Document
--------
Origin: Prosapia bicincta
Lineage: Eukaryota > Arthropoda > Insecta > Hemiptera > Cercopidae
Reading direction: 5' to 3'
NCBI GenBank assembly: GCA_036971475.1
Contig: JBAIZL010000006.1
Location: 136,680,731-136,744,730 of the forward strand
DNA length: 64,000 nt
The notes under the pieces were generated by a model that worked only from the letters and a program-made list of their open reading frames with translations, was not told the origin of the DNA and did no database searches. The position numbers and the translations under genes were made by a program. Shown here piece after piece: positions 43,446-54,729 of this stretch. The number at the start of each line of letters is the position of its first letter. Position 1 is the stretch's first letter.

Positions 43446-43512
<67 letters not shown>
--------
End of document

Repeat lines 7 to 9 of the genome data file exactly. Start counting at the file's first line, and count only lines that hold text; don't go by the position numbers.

DNA length: 64,000 nt
The notes under the pieces were generated by a model that worked only from the letters and a program-made list of their open reading frames with translations, was not told the origin of the DNA and did no database searches. The position numbers and the translations under genes were made by a program. Shown here piece after piece: positions 43,446-54,729 of this stretch. The number at the start of each line of letters is the position of its first letter. Position 1 is the stretch's first letter.

Positions 43446-43512